As we have now all become accustomed to working and studying from home, research has started looking at various implications of remote work/study. These implications include the impact on our subjective being, but also on the environment. There are speculations that work/study from home may reduce our carbon footprint, for example. This is because commute and/or business travel are no longer required. These two activities have long been recognised as the main drivers of carbon emissions in Universities, alongside on-site energy use and procurement.

The COVID-19 pandemic has provided a unique opportunity to compare the carbon intensity of working/studying at home and on campus. That is why Dr Viachaslau Filimonau from the Business School; Dave Archer, Laura Bellamy, Neil Smith, and Richard Wintrip from the Sustainability Team have undertaken a study of the carbon footprint of Bournemouth University during the COVID-19 lockdown. This is the first investigation of its kind and only the third attempt to assess the carbon emissions of UK institutions of higher education.

The study has found that working/studying from home may be less beneficial from the carbon perspective than originally thought. The carbon emissions produced by staff, but particularly students, at home are almost equal to the carbon footprint of commute. The complete closure of University campuses does not result in low carbon emissions.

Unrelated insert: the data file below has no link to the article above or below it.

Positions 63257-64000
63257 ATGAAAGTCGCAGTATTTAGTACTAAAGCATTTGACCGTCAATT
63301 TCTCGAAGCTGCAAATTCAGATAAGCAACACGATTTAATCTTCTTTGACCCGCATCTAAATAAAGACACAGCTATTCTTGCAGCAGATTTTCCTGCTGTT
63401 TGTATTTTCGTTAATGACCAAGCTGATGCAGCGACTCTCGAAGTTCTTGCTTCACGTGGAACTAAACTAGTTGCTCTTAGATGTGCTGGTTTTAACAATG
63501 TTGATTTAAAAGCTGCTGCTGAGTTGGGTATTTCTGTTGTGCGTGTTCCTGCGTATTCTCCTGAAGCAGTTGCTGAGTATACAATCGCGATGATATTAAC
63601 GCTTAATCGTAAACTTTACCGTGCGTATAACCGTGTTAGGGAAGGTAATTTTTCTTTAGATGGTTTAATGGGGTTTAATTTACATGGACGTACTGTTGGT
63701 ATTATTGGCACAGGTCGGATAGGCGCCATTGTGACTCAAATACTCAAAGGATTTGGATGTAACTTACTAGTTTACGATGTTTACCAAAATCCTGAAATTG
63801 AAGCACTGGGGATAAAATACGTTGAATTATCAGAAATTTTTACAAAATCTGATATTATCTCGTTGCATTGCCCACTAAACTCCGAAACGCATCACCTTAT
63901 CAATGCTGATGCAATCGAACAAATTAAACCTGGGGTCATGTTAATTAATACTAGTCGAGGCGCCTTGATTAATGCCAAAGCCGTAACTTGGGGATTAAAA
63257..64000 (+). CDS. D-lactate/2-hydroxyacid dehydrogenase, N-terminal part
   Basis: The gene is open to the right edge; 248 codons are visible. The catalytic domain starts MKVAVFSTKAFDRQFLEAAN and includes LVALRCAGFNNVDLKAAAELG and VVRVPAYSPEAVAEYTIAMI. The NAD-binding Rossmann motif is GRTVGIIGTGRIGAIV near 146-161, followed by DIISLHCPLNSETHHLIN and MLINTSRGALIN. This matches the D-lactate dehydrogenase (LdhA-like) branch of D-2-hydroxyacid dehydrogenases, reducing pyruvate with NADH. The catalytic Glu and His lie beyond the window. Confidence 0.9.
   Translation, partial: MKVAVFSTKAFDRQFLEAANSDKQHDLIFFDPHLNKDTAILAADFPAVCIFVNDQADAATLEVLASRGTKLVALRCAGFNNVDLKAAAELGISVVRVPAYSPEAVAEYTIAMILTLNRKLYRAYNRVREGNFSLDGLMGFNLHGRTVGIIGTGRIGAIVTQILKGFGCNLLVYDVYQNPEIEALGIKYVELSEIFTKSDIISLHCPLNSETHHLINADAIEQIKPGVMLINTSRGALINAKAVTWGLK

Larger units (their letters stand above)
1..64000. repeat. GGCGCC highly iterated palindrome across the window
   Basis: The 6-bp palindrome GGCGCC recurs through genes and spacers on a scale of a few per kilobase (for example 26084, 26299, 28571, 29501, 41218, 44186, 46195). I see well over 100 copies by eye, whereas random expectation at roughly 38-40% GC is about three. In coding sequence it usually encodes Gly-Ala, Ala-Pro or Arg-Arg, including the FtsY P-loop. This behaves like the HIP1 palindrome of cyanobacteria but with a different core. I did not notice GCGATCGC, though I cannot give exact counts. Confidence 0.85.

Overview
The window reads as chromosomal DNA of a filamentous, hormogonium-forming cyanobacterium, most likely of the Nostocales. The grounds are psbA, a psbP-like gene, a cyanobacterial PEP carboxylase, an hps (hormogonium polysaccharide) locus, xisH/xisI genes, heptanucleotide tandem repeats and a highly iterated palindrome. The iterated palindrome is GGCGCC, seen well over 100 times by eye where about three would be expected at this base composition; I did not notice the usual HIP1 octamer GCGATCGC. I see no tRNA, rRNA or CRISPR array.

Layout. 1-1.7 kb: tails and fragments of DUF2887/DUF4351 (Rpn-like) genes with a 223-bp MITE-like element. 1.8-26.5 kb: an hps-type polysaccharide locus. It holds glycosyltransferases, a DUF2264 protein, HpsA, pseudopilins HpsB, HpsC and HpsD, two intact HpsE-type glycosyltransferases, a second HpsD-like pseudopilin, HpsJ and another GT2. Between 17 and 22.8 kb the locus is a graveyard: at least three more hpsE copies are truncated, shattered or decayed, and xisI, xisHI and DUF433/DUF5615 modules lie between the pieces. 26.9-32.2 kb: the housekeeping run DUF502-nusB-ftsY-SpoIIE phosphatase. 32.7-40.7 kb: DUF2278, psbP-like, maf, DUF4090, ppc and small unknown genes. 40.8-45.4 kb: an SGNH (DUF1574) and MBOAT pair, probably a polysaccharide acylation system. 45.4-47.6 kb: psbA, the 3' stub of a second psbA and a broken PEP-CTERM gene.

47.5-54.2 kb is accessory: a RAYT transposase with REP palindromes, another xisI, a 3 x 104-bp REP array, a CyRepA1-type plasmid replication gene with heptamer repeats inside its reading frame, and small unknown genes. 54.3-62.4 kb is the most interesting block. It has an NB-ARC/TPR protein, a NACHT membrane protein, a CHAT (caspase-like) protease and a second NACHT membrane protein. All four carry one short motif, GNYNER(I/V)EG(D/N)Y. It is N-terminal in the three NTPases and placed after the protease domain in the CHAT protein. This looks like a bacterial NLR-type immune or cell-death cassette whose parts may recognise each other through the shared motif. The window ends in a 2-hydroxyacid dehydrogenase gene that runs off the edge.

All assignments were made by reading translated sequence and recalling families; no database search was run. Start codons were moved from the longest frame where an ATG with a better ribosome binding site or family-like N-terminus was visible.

This has important implications for the future of (higher) education in the UK and beyond. For instance, the study’s findings indicate that the model of blended teaching and learning may have low carbon efficiency and should, therefore, be applied by Universities with caution. This is because institutions of higher education should promote sustainability which involves ‘leading by example’ when it comes to reducing the carbon footprint.